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World of Psychology


The Persistence of Memory: Are Negative Events Easier to Recall?

This brief interview with MIT neurobiologist Matt Wilson, posted on the TIME website a few days ago, is an interesting addition to a long-standing debate about memory: do people recall good or bad events more easily?

Convincing research exists for both arguments, but according to Professor Wilson it’s much easier for people to recall negative occurrences: “We think of memory as a record of our experience. But the idea is not just to store information; it's to store relevant information. [The idea is] to use...

Help for Children with Mental Illness

Today's Boston Globe has one of those feel-good editorials that calls for more of this and more of that aid for children in Massachusetts who have a mental illness. But their insight into this problem is limited, their solutions naive, and they inadvertently continue...

Forgo the Brain Training, Drugs, Vitamins & Meditation and Just Get Some Exercise

Earlier this month, PsyBlog wrote a brief summary and synopsis of the current research findings for cognitive enhancers -- you know, those things that are supposed to help us improve our minds and our memories. He looked at the commonly cited brain aids: brain training games, drugs, vitamins, medication and physical exercise.

And his conclusion isn't all that surprising if you've kept up in this area over the past few years. Physical exercise is by far the most evidence-based intervention you can engage...

Breaking Down the Breakdown

As a mental health writer from Canada I'd be remiss if I didn't link to The Globe and Mail's feature series Breakdown: Canada's Mental Health Crisis. They present over a dozen articles and videos on stigma, workplace issues, information on some disorders, and the newspaper is also publishing many reader stories (which they are still welcoming). During the weeklong series, there are also online Q&A sessions with a handful of experts.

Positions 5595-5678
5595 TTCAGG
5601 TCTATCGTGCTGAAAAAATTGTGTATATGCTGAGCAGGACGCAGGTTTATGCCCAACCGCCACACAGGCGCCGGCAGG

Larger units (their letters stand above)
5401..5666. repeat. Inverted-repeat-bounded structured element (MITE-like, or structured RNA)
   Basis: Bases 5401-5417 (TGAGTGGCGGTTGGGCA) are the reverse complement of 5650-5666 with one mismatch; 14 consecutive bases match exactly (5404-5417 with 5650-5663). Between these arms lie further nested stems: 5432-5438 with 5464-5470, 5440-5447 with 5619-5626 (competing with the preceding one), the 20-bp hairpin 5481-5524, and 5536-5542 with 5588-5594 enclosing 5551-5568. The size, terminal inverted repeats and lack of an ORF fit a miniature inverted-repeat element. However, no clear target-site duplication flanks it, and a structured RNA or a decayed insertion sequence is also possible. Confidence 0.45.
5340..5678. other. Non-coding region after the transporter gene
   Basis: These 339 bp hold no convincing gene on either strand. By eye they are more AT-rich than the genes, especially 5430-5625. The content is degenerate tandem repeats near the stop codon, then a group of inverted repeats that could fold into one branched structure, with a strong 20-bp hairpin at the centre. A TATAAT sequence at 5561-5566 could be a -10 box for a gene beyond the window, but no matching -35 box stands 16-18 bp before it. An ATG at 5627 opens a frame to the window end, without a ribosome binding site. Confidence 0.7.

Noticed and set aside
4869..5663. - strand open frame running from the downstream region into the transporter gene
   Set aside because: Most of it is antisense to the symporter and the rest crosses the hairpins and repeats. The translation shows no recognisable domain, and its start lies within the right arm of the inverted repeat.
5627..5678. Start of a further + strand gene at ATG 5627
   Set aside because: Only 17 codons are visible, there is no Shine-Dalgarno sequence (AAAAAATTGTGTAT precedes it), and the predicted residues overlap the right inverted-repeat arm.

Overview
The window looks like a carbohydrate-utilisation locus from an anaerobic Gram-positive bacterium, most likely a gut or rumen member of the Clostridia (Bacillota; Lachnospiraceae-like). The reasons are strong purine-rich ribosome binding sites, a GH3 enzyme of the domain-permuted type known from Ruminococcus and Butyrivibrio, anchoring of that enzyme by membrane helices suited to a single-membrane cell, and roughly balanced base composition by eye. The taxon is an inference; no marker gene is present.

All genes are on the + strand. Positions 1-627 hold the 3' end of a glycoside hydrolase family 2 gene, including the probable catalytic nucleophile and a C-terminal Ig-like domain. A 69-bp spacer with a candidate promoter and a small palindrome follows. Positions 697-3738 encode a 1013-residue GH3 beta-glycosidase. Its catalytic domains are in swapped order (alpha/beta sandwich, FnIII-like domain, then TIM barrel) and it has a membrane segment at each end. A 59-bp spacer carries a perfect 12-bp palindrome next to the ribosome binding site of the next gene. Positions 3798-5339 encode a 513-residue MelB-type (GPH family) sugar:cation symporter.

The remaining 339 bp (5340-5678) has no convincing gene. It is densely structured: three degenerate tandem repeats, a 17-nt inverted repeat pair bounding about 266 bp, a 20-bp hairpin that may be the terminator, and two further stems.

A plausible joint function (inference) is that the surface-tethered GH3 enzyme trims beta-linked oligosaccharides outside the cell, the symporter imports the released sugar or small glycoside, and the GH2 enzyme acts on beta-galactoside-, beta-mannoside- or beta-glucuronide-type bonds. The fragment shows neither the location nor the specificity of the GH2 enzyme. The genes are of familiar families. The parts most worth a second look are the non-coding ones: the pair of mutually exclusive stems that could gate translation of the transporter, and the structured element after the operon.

The series began with an interview and Q&A with Dr....

Exposure Therapy for Acute Stress Disorder

Before someone is diagnosed with posttraumatic stress disorder (PTSD), they are often diagnosed with a disorder called acute stress disorder. Why? Because PTSD is considered more of a longer-term, even chronic, disorder, while acute stress disorder occurs more immediately and generally doesn't last as long, especially if it's treated. Left untreated, acute stress disorder often turns into posttraumatic stress disorder.

So what kinds of treatments are most helpful with acute stress disorder (ASD)?

There are no medications approved for the treatment of ASD (although...

Distracted While Driving

Anybody who's driven a car knows there's been an instant or two where they've become distracted. The vast majority of the time such distractions don't result in any problems. But once in awhile, the distraction can cause an accident, resulting in injury and even...